The German Association of Cities complained that just a few days before the start it was not yet clear who was responsible for permits and controls. The states are to determine this, and so there are now various places for applications – from the Chamber of Agriculture in Lower Saxony to the Regional Council in Freiburg for the whole of Baden-Württemberg to the State Office for Social Affairs, Youth and Welfare in Rhineland-Palatinate. There is still no regulation in the state of Berlin. The “catch-all responsibility” initially lies with the districts, according to the Senate. It was initially unclear which specialist department in the districts should be responsible.

How much cannabis do members get?

The quantities are limited. A maximum of 25 grams per member per day and a maximum of 50 grams per month. 18- to 21-year-olds are allowed 30 grams per month with a maximum of ten percent tetrahydrocannabinol (THC), the substance with the intoxicating effect. The clubs are also not allowed to grow as much as they want. The permit applies to fixed annual quantities that are based on the members’ own needs. Any more must be destroyed. Only members are allowed to grow, water, fertilize and prune plants – not paid employees. Members are not allowed to pass the cannabis on to others; this is only permitted for seeds.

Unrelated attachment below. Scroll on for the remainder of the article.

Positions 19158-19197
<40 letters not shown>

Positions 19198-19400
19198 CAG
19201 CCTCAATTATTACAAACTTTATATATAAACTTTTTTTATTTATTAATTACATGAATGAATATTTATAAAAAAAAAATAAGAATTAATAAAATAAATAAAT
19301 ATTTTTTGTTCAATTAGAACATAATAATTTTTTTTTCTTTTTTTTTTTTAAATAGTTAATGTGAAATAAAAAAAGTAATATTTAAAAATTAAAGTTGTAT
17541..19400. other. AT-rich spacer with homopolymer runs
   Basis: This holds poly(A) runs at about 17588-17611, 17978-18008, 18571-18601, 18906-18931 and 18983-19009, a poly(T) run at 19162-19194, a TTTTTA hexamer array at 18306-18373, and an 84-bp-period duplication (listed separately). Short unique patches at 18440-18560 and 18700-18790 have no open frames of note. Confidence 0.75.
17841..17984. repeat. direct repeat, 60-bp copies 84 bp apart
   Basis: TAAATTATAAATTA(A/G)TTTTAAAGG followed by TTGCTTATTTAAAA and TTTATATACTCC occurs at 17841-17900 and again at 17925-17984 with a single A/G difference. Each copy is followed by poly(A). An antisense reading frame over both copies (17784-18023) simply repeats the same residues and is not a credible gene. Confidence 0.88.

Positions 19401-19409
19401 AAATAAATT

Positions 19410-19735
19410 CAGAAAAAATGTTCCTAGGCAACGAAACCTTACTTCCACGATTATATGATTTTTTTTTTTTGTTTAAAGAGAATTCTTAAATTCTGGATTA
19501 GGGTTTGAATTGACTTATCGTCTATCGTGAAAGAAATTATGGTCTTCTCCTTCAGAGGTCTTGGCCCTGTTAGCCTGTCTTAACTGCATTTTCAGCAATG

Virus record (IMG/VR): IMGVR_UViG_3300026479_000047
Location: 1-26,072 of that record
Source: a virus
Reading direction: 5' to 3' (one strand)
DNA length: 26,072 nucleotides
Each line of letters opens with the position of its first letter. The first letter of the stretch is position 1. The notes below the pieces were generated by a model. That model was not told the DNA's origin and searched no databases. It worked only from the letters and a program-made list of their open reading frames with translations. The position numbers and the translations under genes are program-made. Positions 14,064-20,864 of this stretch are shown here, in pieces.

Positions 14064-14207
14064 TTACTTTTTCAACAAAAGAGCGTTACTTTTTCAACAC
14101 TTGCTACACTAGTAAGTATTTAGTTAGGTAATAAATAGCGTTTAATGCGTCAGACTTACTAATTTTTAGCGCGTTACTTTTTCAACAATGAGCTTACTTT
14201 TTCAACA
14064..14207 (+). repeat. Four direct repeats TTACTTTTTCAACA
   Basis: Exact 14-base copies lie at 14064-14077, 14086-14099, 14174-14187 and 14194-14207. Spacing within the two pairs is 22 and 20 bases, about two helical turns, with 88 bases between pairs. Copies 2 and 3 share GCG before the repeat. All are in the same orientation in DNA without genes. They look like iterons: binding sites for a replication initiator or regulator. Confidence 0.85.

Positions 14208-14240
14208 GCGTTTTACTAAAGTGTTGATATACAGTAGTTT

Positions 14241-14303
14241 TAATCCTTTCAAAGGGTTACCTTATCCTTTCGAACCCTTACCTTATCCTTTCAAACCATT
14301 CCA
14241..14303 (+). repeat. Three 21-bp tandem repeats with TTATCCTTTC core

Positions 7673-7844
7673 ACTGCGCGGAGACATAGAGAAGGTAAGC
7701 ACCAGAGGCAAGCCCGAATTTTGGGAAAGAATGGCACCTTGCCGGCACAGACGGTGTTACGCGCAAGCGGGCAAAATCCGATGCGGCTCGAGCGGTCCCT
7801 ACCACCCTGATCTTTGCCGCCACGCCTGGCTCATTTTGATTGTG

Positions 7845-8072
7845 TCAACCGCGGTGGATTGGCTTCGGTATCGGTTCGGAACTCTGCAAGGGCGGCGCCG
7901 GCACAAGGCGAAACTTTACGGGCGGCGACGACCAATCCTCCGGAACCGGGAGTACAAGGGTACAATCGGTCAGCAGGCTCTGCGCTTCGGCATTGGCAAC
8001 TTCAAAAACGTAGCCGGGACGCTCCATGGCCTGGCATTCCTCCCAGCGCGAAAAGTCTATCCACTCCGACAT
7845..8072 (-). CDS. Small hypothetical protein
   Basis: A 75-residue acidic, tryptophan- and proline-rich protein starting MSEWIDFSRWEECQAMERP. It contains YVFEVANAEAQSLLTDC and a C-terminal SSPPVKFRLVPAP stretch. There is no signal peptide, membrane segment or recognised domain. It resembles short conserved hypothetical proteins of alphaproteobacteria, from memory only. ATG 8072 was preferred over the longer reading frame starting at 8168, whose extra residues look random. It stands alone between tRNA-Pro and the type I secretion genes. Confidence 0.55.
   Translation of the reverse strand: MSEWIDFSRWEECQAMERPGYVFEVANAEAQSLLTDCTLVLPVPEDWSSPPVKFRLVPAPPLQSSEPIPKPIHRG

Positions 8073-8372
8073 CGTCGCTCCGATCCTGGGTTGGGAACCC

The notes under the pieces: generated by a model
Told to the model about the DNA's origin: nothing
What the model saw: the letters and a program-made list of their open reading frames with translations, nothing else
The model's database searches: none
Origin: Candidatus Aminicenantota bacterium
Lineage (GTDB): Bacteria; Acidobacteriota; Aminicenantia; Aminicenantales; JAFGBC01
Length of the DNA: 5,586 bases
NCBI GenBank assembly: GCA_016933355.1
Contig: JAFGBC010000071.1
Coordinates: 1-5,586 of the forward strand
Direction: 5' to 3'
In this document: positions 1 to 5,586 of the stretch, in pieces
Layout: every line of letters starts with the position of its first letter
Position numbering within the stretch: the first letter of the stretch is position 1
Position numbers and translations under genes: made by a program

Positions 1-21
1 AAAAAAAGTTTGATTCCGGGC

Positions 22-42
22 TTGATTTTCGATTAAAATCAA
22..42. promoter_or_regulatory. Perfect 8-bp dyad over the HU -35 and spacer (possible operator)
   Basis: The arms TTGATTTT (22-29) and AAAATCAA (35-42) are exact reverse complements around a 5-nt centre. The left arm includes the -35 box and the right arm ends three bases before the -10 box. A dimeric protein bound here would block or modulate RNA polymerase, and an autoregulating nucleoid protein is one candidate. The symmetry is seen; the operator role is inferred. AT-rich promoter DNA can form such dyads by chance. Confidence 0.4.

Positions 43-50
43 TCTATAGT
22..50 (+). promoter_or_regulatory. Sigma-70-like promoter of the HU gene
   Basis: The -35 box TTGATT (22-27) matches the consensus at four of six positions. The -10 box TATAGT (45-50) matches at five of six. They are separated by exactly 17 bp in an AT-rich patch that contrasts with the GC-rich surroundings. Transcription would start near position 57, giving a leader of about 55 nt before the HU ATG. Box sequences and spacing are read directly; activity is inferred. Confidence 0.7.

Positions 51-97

What other requirements are there?

To get cannabis, you have to collect it in person on site, present your membership card and an official photo ID. Only pure cannabis is permitted: as dried flowers and leaves close to flowers (marijuana) or secreted resin (hashish). Mixtures with tobacco, nicotine or food are prohibited. The packaging must be neutral. An information sheet must list the weight, variety, average THC content and information about the risks of consumption. A purchase price may not be charged; the clubs are to finance themselves through their membership fees. Documentation requirements for the clubs and regular official inspections are also regulated.

Will many cultivation associations be created?

It remains to be seen how large the demand will be. The Federal Drug Commissioner Burkhard Blienert (SPD) spoke of “high interest” among clubs that are being founded and are preparing. According to feedback he has received, at least a high three-digit number of clubs could be created. The Ministry of Health based a cost estimate in the draft bill on the fact that 1,000 clubs could be created in the first year and 500 in each of the second to fifth years.

What happens next?

At the request of the states, the federal government has tightened up a few regulations to prevent the creation of large cannabis plantations. The states can also use the option provided by law to limit the number of cultivation associations in a district or city to one association per 6,000 inhabitants. The Federal Council is expected to approve the last law with cannabis regulations for drivers on July 5. In future, a limit of 3.5 nanograms per milliliter of blood will apply for THC while driving – similar to the 0.5 per mille limit for alcohol. The law, including fines for violations, is expected to come into force this summer.

Source: Stern

Leave a Reply

Your email address will not be published. Required fields are marked *

Latest Posts